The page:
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    but what about the symbolism?
    Quote Originally Posted by efrain44 View Post
    Anyone know who the guy in the Cardinals jersey is? I've seen him in pictures on the board and I thought I saw him this year.

  19. #139
    Coachella Junkie greghead's Avatar
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    Quote Originally Posted by jackstraw94086 View Post
    um... ya exactly. Thanks for further articulating my point.


    dude, you need some stats and logic training. Even the author of that article wouldn't be in your corner here. You're leaping to a conclusion the author didn't have the balls to make. Those are not real stats that he presented in a clinical sense. He's just throwing out numbers that he thinks might demonstrate a trend. He goes no further.

    There was no study, that is not science.


    First of all, you didn't argue much at all. You cut and pasted chunks of that, and you really don't understand what stats and how to critically interpret them. Again even the author does not assert powerfully that rates of election challenges are rising. In fact, the authors more logical argument is that the rate is NOT increasing relative to the number of free elections. His postulate for the reverse is the increased elect monitoring. He doesn't make a conclusion either way.

    Lastly, you don't even understand how to debate. You made a strong assertion and then faulted me for not having proof that you're wrong after not even putting forth anything yourself. ya go ahead and talk about your #'s again. yawn. If the author had intended for those numbers to be conlcusive he would have cited the study where they came from. He didn't, because it was not his intention to proved them as proof of anything.
    Checkmate.
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    Coachella Junkie jackstraw94086's Avatar
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    Quote Originally Posted by TomAz View Post
    but what about the symbolism?
    I just passed a door with a symbol on it that looked like this:



    I went through the door and pissed.

  21. #141
    Peaceful Oasis TomAz's Avatar
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    deep, man
    Quote Originally Posted by efrain44 View Post
    Anyone know who the guy in the Cardinals jersey is? I've seen him in pictures on the board and I thought I saw him this year.

  22. #142

    Default Re: Intelligent Politics Discussion Thread

    Quote Originally Posted by greghead View Post
    I would flip if I saw Maher at Coachella. I would immediately walk over and spark a joint.
    FOR sure, id beg him to smoke a joint with me.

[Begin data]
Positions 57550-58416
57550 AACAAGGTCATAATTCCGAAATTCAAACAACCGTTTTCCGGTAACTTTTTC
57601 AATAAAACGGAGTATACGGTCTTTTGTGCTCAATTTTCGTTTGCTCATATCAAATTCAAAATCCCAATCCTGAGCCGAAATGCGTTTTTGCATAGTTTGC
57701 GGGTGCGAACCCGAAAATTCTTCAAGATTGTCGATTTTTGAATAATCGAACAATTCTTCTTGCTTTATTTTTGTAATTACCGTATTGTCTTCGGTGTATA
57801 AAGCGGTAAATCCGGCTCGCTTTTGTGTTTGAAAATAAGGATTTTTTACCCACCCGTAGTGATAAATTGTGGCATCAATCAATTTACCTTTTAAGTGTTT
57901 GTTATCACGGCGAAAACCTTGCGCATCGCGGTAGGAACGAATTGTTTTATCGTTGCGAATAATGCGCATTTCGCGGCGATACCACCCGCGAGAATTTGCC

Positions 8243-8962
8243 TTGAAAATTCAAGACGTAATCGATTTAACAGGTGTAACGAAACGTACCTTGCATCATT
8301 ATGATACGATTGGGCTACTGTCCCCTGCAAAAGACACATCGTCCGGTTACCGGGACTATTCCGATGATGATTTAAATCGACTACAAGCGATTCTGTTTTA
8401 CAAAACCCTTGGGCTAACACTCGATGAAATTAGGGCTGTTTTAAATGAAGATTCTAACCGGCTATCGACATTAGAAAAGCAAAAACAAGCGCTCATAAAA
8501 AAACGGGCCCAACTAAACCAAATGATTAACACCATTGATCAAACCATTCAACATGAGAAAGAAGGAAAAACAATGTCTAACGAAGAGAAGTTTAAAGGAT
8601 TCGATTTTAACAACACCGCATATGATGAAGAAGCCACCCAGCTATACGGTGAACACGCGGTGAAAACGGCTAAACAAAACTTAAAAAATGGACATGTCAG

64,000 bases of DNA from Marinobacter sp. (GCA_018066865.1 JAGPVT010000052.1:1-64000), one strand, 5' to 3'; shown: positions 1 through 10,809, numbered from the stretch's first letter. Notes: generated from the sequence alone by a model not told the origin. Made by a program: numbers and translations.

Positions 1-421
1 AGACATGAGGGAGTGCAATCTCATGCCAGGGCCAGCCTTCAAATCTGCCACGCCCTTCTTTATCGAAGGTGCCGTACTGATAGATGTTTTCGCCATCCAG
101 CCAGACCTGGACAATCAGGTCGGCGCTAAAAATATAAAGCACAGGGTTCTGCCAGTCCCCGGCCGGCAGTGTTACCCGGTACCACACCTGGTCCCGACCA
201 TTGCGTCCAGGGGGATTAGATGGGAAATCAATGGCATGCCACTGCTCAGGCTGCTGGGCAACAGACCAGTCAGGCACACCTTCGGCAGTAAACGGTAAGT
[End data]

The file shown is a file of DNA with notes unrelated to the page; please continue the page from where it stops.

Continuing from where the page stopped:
he is 'the dude'.
    Its alright to show the late greats love But some of y’all is riding dicks and don’t know it like a date rape drug

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    Member theburiedlife's Avatar
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    Quote Originally Posted by jackstraw94086 View Post
    um... ya exactly. Thanks for further articulating my point.
    OK, because you can't comprehend the original opinion I expressed at conception I'll repeat it again. I thought (based on recent news and the article that i read), that the rising numbers of contested elections was a concerning matter in our democratic system.

    I didn't make any conclusions other than those which i reached through me personal perspective. You took my opinion and skewed it to represent me stating it as fact. When i backed up my opinions with credible sources and "numbers" which helped demonstrate why I reached such a conclusion.

    I was not trying to make an outlandish statement but rather attempting to discuss something which I found concerning. Yet you find the need to go after and ridicule anyone trying to interpret data, especially if it doesn't agree with your sentiments. Those numbers were not a study, but statistics reported by Freedom House, which deems it applicable in this argument, no matter how hard you try and discredit the exact sources, you can only fault the vagueness of the study.

    I was only trying to couple this article with the recent boom of contested elections occurring in the past couple of years, in an attempt to discuss the possibility. Coming into these discussions with an adverse and hostile tone of ridicule doesn't lend much to the sake of discussion. I wasn't trying to argue the point but rather test my opinion against the sentiments of others.

    You are looking for an argument because for the sake of argumentation and the occasional opportune chance to get personal with people for motives unknown. I'm not upset, but rather disappointed with how hostile and unreceptive you have been. This is a discussion thread, not meant for the quasi-condescension of others by habitual trolls.
    Quote Originally Posted by TeamCoachellaHellYeah View Post
    this is fantastic news...we can all fist ourselves in peace now...
    http://www.last.fm/user/theburydlife

    2011 Wishlist: Soviet Soviet, Swans, Heroin and Your Veins, Lower Dens, The December Sound, Scarlet Youth, Faunts, Bad Lieutenant, The Besnard Lakes, The Raveonettes, Screen Vinyl Image, Sway

  24. #144
    Coachella Junkie jackstraw94086's Avatar
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    Default Re: Intelligent Politics Discussion Thread

    Quote Originally Posted by theburiedlife View Post
    OK, because you can't comprehend the original opinion I expressed at conception I'll repeat it again. I thought (based on recent news and the article that i read), that the rising numbers of contested elections was a concerning matter in our democratic system.